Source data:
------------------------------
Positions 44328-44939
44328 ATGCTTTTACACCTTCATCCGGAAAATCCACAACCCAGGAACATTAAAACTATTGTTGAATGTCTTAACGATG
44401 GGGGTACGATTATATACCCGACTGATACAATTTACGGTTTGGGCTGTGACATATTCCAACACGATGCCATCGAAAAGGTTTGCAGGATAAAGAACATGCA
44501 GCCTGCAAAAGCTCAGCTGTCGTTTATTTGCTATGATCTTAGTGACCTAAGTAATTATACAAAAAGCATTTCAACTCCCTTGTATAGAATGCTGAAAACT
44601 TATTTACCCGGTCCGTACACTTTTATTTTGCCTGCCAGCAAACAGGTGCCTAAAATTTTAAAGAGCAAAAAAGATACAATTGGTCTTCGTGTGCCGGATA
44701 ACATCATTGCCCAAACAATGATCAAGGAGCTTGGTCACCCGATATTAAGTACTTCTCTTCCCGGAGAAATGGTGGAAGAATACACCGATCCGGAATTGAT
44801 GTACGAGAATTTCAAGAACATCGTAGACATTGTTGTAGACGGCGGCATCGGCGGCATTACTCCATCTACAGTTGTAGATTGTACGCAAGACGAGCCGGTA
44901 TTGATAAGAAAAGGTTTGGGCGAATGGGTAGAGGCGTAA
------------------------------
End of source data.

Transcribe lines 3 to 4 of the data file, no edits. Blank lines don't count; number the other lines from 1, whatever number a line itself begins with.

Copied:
44401 GGGGTACGATTATATACCCGACTGATACAATTTACGGTTTGGGCTGTGACATATTCCAACACGATGCCATCGAAAAGGTTTGCAGGATAAAGAACATGCA
44501 GCCTGCAAAAGCTCAGCTGTCGTTTATTTGCTATGATCTTAGTGACCTAAGTAATTATACAAAAAGCATTTCAACTCCCTTGTATAGAATGCTGAAAACT